For victims of human trafficking, testifying or even appearing in court can be a very scary experience. Essentially, victims are put on the stand and feel like they are the ones on trial. Unfortunately, it is their character, decision-making, and other personal choices that end up being questioned and put at issue.
When working with survivors, it is important to remember that they have experienced and are continuing to experience trauma as a result of their exploitation. They are often displaced by this crime and have a variety of needs from food and clothing to housing. Many survivors also struggle with substance use disorders — something they used to survive their experience. We recognize that victims need to focus on their mental and physical health, safety, and well-being. These are priorities that may take precedence over coming into a courtroom and testifying or meeting with law enforcement to re-tell their experience.
My colleagues across the country have expressed how challenging human trafficking cases can be when you need to sustain victim participation for a year or even longer. In most instances, if you didn’t have that person, you didn’t have a case.
Here at the Denver District Attorney’s Office, our approach to human trafficking cases is to be victim-centered, but not victim-built. That means the victim is driving what the case will look like, but we are not requiring that victim to ever step in a courtroom if they don’t want to.
To do so, we investigate these crimes the way the trafficker sees them, which is a crime of opportunity and financial gain. We build these cases using financial crime statutes. We look to take traffickers down the same way they have built up their operation — through money. We search for a variety of records to understand their enterprise: where they advertise, how they communicate with and recruit potential victims, how they move victims to and from locations, and where they keep their money. In some cases, we never even charge trafficking.
Given the wealth of evidence and amount of work done on these cases, they are long-term investigations and can be as labor intensive as a homicide case. The last indictment we obtained for money laundering, racketeering, and pimping charges took us well over a year to put together and involved numerous locations, suspects, and victims.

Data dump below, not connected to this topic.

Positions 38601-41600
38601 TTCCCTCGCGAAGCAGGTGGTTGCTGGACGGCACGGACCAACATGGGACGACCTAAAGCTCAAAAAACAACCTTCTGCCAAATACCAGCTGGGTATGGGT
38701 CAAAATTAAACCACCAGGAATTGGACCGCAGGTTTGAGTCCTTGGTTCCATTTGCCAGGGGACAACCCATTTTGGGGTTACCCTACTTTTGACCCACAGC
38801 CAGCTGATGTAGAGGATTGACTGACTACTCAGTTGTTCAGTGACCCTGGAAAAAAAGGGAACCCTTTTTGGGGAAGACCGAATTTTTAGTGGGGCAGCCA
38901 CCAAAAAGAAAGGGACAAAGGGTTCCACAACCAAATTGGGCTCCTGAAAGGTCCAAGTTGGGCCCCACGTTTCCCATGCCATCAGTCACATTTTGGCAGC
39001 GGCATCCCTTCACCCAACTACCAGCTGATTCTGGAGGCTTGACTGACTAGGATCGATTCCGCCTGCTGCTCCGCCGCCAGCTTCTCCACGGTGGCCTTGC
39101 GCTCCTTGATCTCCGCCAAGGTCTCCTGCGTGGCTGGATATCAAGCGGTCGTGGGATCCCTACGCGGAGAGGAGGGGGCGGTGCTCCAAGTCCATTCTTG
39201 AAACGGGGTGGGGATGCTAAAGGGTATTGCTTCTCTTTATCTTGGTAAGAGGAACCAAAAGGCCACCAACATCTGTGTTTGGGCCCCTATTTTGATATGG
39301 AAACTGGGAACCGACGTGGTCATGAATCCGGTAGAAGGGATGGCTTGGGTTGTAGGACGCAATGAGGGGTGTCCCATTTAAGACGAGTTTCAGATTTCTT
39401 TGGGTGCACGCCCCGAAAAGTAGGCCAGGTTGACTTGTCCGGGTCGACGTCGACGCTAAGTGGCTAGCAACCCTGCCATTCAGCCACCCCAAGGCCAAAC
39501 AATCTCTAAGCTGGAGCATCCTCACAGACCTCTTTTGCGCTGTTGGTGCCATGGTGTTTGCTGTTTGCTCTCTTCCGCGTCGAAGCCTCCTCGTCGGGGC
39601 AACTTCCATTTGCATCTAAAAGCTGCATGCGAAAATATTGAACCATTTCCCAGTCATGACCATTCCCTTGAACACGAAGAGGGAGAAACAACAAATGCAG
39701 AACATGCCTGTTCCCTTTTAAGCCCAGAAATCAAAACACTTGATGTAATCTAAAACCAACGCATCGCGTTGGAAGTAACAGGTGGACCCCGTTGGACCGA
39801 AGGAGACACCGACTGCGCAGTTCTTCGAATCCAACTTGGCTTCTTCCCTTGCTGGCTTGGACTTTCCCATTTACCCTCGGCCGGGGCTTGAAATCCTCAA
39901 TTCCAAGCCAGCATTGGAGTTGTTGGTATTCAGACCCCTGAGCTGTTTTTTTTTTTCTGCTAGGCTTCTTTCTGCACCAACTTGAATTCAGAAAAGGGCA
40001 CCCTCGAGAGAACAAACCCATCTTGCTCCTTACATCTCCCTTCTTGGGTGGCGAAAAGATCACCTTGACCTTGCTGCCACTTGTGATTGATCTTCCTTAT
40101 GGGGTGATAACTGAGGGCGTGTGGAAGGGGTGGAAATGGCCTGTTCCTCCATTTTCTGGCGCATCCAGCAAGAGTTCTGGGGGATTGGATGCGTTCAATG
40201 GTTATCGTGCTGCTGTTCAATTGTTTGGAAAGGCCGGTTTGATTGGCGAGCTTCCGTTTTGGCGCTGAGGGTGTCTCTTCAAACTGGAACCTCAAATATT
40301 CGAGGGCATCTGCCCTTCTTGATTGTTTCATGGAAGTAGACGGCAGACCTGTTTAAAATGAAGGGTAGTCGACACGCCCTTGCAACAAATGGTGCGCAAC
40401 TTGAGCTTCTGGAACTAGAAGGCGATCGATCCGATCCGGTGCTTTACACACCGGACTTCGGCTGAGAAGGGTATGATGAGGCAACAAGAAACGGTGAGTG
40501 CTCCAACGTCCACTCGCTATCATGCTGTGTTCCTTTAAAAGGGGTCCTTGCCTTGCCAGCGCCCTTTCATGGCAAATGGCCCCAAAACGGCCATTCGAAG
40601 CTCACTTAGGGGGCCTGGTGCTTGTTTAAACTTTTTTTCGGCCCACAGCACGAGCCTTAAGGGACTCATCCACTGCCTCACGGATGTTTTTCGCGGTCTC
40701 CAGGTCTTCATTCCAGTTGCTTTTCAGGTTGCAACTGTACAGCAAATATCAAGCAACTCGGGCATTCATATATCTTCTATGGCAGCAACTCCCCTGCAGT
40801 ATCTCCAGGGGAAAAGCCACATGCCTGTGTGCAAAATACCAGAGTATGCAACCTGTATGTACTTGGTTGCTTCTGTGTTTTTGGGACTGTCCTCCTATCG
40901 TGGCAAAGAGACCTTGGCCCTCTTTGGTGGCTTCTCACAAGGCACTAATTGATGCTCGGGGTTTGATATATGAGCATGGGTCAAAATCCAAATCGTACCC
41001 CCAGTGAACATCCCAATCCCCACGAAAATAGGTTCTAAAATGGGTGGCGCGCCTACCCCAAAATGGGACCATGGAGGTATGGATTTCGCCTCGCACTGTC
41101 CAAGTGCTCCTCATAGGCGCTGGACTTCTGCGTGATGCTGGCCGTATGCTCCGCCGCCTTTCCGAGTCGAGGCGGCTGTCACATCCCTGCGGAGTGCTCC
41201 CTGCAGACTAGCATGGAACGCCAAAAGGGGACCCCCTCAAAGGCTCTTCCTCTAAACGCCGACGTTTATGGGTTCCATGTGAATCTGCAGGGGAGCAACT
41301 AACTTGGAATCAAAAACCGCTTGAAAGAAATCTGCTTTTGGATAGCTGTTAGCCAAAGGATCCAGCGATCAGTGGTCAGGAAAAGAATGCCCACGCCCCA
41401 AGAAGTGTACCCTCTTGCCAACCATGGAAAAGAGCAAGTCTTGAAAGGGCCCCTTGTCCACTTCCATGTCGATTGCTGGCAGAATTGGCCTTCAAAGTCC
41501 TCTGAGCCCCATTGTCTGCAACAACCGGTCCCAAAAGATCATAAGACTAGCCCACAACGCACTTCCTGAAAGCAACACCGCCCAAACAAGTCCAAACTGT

Building a Human Trafficking Unit
Our efforts in Denver to improve our approach to human trafficking have ramped up significantly in the last few years. Our task force — the Denver Anti-Trafficking Alliance (DATA), which is housed in the Denver DA’s office — began several years ago, but we did not have a dedicated prosecutor or investigator whose primary focus was trafficking.
We began building a stand-alone human trafficking team at the Denver DA’s office in the fall of 2017. At the time, it was just me along with the DATA program director. Between the two of us, we identified that the most pressing need was for a full-time investigator. We didn’t wait long to fill that position and recruited a tech-savvy investigator with experience with gangs and organized crime.
Outside of building a staff, my program director, investigator, and I spent a lot of time throughout that first year visiting with community-based nonprofits. It was critical for us to learn more about their role, the services they provided, the issues they were seeing, and how we could partner with them to fill gaps in either identification or services.
One thing that was very apparent to me through those meetings was the lack of communication between law enforcement and service providers. During those meetings, we received some not so positive feedback about service providers’ prior experiences, which was really important to hear. These organizations were frustrated with law enforcement treating victims like suspects but did believe that the criminal justice process could be empowering for the clients they worked with.
Overall, the key in these conversations was to listen and learn. A lot of these organizations were used to law enforcement coming in, talking at them, and then saying ‘Hey, give us cases.’ Instead, we tried to spend a lot of time listening to where they felt that gaps and challenges existed.